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Thai Coup Leaders Pursue Shinawatra Collaborators

Thai Coup Leaders Pursue Shinawatra Collaborators


by Richard S. Ehrlich

BANGKOK, Thailand -- Military coup leaders on Thursday (September 21) hunted for politicians, officials and other collaborators of the toppled elected government and hauled some in for questioning, after the billionaire prime minister, his family, and several ministers fled to Europe.

The martial law regime also banned meetings by all political parties, and formation of new parties.

Self-exiled former Prime Minister Thaksin Shinawatra, the most despised person in this Southeast Asian nation, now suffers the indignity of having his face censored, as if it was obscene, when he appears on BBC and other satellite TV programs.

In this Buddhist-majority country where "loss of face" is often worse than doing evil, Mr. Thaksin's large, square visage is frequently broadcast on foreign news stations reporting on Bangkok's bloodless putsch.

But Mr. Thaksin's face is often suddenly replaced by a computerized TV screen-saver displaying portraits of Scarlett Johansson, Angelina Jolie, Tom Cruise and other foreign movie stars.

Verbal reporting about the coup crushing democracy, or America's condemnation of the military's move, or other critical analysis is allowed to be broadcast.

The self-appointed junta, calling itself an Administrative Reform Council (ARC), authorized the Ministry of Communications to "control, block and destroy" any media undermining "the council's political reform."

To make the junta's announcements and orders more attractive, the coup leaders hired Miss Asia 1987, Thawinan Khongkran, to read decrees on TV, based on her good looks, public relations work at the army's TV channel, and her university thesis which was titled, "The Role of the Media in Creating the Image of Miss Thailand from 1964 to 1988."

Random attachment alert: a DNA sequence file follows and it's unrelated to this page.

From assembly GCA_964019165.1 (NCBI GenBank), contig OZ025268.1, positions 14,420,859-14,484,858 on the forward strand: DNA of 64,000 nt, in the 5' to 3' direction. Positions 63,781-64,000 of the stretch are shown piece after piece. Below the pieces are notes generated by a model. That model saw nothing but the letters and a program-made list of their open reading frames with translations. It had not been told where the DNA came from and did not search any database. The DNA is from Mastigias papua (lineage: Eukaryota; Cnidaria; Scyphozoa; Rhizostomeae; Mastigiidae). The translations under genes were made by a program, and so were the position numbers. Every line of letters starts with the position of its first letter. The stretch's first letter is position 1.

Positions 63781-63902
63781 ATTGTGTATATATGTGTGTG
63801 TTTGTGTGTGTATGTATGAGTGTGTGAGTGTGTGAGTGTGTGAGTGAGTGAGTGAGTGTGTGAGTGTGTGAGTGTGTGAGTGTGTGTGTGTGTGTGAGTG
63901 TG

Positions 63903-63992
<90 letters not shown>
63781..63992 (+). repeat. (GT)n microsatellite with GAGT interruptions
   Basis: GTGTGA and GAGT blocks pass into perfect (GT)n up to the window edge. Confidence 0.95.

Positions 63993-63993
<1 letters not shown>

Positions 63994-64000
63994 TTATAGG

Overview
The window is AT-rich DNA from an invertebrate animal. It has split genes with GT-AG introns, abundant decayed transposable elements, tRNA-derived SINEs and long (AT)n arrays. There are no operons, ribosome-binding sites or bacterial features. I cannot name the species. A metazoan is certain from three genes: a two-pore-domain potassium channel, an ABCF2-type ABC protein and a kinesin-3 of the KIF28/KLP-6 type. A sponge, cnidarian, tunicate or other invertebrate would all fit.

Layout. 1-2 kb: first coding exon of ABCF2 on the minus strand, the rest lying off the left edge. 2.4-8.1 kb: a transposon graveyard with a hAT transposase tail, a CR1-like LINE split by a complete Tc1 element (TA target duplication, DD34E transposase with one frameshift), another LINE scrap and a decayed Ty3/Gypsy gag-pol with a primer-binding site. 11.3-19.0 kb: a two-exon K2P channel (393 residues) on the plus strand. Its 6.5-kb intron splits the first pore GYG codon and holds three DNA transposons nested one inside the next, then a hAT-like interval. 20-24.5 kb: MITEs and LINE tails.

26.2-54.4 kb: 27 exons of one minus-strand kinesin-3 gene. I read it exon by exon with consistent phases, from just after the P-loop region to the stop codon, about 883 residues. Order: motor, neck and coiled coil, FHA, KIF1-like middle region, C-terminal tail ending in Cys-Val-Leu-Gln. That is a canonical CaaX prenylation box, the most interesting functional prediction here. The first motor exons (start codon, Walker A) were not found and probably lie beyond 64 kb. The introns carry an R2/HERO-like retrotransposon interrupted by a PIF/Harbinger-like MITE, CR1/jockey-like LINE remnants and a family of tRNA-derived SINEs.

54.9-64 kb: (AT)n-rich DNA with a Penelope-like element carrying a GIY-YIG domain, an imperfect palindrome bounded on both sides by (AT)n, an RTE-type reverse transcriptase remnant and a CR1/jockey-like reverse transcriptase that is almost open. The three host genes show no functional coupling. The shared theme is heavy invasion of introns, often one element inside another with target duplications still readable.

The junta also requested a more explanatory title be used to describe its regime, which Thai media translated as: "The Council for Democratic Reform under Constitutional Monarchy (CDRM)".

"The name is important in relaying a right message, and a shortened version might be misleading," CDRM spokesman Lt. Gen. Palangkun Klahan told reporters.

Lt. Gen. Palangkun said news reports should not link the CDRM to past coups, such as the 1991 coup by a military group which dubbed itself the National Peace-Keeping Council.

That regime ended in a bloody 1992 insurrection pitting protestors against the army in Bangkok's streets, resulting in scores of dead and an end to its reign.

The Information and Communication Technology Ministry meanwhile told Thai media to not to broadcast phone-in comments from the public on talk radio programs, not to display text messages phoned into TV shows, and to delete provocative statements on Web sites.

While the new regime manipulates news and images, many Thais cheerfully boast how the smooth as silk coup instantly rid them of Mr. Thaksin, traditionally denounced as "Mr. Toxin".

The military -- backed by tanks, armored personnel carriers, U.S.-supplied M-16 assault rifles, camouflaged Humvees and other weaponry -- seized power with relative ease on a rainy Tuesday (September 19) night.

Security forces have since fanned out, hunting fugitive members of Mr. Thaksin's former government.

"Newin and Yongyuth Top the 'Wanted List'," read a Bangkok Post headline on Thursday (September 21).

Newin Chidchob is the former prime minister's office minister. Yongyuth Tiyapairat is former minister of natural resources and environment.